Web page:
Fast forward to today: similar widespread use of an illegal and widely condemned substance. But there are no mass arrests in Edina, no wave of stiff, unforgiving prison sentences in St. Louis Park. Rather, a national movement for kinder, gentler sentencing laws has emerged over the last several years. Presidential candidates like Hillary Clinton, Jeb Bush and Chris Christie have stated publically that courts should emphasize treatment over jail time for heroin users.

Even police departments are changing their ways. A recent New York Times article on heroin use among whites reports that nearly 40 local police departments around the country implemented new policies that don’t charge heroin users who ask police for help, even if the individual has the drug on their person. Instead, police direct the users to drug treatment programs.

It all depends who is shooting up. Suddenly, it’s the sons and daughters of white Americans. When asked to picture an injection drug user, they used to imagine a brown-skinned person living in a big city. Now they picture their children and neighbors.

And when well-off suburban whites want something, they often get it. They organize lobbying groups and PACs, call their representatives and form community organizations. They have money, which means they have power. It’s a sad commentary on the state of American democracy and racial dynamics that positive policy change for non-whites only occurs when it intersects with the interests of wealthy Caucasians.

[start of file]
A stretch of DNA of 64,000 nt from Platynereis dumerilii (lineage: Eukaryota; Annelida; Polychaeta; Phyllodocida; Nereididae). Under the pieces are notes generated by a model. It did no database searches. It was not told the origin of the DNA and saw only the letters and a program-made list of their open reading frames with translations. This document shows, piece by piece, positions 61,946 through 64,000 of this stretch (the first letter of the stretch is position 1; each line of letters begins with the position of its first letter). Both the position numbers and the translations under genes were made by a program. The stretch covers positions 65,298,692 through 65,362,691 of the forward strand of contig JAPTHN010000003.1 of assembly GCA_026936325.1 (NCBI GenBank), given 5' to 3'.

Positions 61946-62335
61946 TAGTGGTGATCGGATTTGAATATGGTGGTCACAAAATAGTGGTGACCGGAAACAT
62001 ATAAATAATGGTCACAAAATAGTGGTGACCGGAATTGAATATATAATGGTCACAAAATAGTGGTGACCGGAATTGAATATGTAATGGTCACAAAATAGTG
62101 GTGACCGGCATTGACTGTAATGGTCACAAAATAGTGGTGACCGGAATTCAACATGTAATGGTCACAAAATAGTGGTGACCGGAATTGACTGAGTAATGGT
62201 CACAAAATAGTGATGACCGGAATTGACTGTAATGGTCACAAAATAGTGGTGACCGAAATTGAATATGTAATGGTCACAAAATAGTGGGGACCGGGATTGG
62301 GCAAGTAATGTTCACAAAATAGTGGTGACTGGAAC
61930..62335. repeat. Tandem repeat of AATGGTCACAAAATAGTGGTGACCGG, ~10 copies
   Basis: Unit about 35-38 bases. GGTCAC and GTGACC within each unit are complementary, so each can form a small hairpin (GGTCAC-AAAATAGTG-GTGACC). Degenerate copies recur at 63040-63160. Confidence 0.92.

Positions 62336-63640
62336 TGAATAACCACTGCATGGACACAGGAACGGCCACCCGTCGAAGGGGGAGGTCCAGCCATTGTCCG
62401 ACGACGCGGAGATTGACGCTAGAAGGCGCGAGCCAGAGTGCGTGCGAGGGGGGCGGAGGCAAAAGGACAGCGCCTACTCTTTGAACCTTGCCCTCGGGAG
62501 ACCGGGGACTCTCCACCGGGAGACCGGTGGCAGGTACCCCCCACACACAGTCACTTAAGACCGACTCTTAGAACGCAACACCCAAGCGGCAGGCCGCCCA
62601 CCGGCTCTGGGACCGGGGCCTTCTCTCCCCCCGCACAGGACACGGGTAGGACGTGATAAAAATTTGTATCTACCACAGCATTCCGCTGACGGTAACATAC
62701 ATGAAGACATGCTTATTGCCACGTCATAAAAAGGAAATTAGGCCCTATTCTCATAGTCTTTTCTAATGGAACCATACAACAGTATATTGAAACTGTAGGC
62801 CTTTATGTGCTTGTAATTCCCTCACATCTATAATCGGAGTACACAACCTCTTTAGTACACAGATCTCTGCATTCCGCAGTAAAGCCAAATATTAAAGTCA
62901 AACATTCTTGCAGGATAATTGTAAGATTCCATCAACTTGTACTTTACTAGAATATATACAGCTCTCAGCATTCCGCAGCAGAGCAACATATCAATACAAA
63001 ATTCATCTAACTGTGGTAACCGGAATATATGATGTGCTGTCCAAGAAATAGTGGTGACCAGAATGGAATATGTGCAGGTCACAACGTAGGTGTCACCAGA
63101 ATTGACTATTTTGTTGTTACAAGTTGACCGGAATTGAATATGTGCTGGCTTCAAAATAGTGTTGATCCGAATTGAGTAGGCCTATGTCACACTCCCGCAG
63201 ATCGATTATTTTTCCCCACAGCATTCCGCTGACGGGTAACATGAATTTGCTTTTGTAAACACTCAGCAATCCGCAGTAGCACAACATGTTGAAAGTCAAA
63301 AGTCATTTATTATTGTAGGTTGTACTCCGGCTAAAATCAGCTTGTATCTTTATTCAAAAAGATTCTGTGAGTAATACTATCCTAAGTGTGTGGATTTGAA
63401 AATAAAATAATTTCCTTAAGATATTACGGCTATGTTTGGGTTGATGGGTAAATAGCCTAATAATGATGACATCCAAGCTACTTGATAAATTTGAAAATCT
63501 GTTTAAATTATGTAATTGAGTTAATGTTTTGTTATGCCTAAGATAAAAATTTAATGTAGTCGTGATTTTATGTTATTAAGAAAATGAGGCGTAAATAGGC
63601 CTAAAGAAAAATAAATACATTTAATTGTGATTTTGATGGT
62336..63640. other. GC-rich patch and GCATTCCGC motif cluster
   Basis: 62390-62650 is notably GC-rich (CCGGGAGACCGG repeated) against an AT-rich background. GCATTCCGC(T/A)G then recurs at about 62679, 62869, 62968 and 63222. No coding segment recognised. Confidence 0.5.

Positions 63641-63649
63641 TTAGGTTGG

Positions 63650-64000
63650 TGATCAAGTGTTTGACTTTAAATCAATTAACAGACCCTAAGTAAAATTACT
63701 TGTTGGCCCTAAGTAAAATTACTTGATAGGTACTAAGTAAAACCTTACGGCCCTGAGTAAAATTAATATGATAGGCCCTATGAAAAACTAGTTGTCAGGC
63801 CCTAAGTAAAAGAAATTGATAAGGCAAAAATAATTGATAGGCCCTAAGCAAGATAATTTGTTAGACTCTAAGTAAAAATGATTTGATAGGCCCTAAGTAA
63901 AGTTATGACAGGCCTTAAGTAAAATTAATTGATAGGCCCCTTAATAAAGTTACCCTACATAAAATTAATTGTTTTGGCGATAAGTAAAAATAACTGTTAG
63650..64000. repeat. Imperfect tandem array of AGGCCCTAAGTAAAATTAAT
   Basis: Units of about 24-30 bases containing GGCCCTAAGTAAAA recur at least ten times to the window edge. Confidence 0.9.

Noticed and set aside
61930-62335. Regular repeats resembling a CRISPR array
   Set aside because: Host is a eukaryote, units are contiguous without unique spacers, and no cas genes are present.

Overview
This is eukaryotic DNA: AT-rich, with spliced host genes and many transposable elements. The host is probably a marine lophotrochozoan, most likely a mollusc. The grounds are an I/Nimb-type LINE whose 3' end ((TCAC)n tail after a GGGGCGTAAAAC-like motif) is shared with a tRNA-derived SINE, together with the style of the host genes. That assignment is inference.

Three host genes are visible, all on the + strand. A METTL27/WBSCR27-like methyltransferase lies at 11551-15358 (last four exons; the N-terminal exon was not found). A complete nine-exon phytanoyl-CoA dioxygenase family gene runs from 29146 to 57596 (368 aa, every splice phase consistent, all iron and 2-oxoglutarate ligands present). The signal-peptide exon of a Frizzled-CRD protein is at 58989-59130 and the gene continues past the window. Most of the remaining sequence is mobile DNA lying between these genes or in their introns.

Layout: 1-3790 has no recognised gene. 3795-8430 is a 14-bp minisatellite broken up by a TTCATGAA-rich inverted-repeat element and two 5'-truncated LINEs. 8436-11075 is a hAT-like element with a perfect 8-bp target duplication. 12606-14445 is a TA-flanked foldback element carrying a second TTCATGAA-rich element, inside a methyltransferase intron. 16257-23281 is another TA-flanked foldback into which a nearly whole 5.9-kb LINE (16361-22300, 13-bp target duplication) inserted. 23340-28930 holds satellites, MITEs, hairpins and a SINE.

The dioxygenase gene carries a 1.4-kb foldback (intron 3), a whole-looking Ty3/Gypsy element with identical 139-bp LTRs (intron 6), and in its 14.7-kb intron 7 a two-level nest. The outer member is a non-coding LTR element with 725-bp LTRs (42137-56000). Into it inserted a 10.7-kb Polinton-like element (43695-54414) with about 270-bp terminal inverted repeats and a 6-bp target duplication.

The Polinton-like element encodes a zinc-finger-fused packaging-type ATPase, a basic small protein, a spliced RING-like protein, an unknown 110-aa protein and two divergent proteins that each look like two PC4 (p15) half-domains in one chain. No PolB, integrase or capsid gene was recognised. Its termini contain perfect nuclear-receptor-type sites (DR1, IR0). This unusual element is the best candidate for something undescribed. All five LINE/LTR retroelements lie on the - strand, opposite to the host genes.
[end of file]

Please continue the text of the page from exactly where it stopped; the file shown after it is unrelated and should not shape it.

Don’t get me wrong; drug-sentencing laws in this country are draconian, wrong-headed, cruel and do absolutely nothing to help the drug user recover. Addiction is a disease, not a crime. Drug addicts need care, not incarceration. This movement has encouraged a more reasonable response to addiction, and I suppose we should welcome progress whenever it appears. It is a welcome step, a step towards kindness – one we should all endorse. But it’s disgraceful that this change occurred only after heroin needles began leaving their scars on white suburban forearms.

Nick Bowlin ’16 (bowlin@stolaf.edu) is from Princeton, N.J. He majors in political science.

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Oles win nine straight, claim first round bye

STO Talks preview: innovation and big ideas

The St. Olaf community is full of bright, creative people with innovative ideas. On Saturday, April 18, in the Lion’s Pause, some of these individuals will have the opportunity to present their ideas to the college community. The fourth annual STO Talks will feature lectures from students, alumni and faculty. The topics to be covered are wide-ranging in nature, from issues of foreign aid to astrobiology and Black revolutionary artistic expression.

STO Talks debuted in 2012 as the college’s version of the incredibly popular TED Talks. Like TED, the St. Olaf version emphasizes powerful ideas and critical thinking distilled into short, concise lectures.

The talks begin at 2:30 p.m. on Saturday, April 18 in the Lion’s Pause. Several of the lectures are previewed here.